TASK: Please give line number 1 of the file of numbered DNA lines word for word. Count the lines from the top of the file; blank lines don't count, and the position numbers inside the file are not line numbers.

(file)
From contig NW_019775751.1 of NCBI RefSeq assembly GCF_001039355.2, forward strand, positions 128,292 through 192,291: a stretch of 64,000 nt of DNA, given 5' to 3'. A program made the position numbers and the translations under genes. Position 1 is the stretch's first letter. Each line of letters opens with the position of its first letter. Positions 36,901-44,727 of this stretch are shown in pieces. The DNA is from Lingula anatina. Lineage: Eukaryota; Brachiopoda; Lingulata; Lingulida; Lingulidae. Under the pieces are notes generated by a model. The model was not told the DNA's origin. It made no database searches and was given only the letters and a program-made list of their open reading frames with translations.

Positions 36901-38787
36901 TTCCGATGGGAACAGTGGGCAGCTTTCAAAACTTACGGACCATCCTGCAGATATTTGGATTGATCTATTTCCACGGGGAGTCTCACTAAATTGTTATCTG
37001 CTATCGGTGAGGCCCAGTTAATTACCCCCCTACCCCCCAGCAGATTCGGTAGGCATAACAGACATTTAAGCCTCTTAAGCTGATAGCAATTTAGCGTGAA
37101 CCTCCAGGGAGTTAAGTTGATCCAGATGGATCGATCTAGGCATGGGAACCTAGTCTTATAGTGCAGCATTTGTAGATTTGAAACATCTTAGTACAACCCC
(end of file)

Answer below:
From contig NW_019775751.1 of NCBI RefSeq assembly GCF_001039355.2, forward strand, positions 128,292 through 192,291: a stretch of 64,000 nt of DNA, given 5' to 3'. A program made the position numbers and the translations under genes. Position 1 is the stretch's first letter. Each line of letters opens with the position of its first letter. Positions 36,901-44,727 of this stretch are shown in pieces. The DNA is from Lingula anatina. Lineage: Eukaryota; Brachiopoda; Lingulata; Lingulida; Lingulidae. Under the pieces are notes generated by a model. The model was not told the DNA's origin. It made no database searches and was given only the letters and a program-made list of their open reading frames with translations.